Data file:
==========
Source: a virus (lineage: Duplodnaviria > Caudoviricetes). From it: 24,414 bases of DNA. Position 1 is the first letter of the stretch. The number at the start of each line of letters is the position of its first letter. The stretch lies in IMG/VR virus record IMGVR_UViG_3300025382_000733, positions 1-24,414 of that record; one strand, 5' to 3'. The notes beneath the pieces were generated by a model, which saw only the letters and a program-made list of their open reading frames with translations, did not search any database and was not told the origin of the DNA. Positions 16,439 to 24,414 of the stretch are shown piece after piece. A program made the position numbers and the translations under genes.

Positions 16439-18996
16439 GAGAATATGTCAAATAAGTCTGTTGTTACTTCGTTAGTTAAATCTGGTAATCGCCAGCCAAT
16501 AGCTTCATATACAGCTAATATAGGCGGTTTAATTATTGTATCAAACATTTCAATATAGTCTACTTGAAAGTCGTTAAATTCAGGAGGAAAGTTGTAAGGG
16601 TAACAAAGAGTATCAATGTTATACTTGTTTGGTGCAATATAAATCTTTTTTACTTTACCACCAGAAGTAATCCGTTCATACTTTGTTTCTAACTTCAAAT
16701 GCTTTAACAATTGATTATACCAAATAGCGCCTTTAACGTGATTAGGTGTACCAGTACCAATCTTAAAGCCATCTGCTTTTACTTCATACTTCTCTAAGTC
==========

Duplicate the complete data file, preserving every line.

Source: a virus (lineage: Duplodnaviria > Caudoviricetes). From it: 24,414 bases of DNA. Position 1 is the first letter of the stretch. The number at the start of each line of letters is the position of its first letter. The stretch lies in IMG/VR virus record IMGVR_UViG_3300025382_000733, positions 1-24,414 of that record; one strand, 5' to 3'. The notes beneath the pieces were generated by a model, which saw only the letters and a program-made list of their open reading frames with translations, did not search any database and was not told the origin of the DNA. Positions 16,439 to 24,414 of the stretch are shown piece after piece. A program made the position numbers and the translations under genes.

Positions 16439-18996
16439 GAGAATATGTCAAATAAGTCTGTTGTTACTTCGTTAGTTAAATCTGGTAATCGCCAGCCAAT
16501 AGCTTCATATACAGCTAATATAGGCGGTTTAATTATTGTATCAAACATTTCAATATAGTCTACTTGAAAGTCGTTAAATTCAGGAGGAAAGTTGTAAGGG
16601 TAACAAAGAGTATCAATGTTATACTTGTTTGGTGCAATATAAATCTTTTTTACTTTACCACCAGAAGTAATCCGTTCATACTTTGTTTCTAACTTCAAAT
16701 GCTTTAACAATTGATTATACCAAATAGCGCCTTTAACGTGATTAGGTGTACCAGTACCAATCTTAAAGCCATCTGCTTTTACTTCATACTTCTCTAAGTC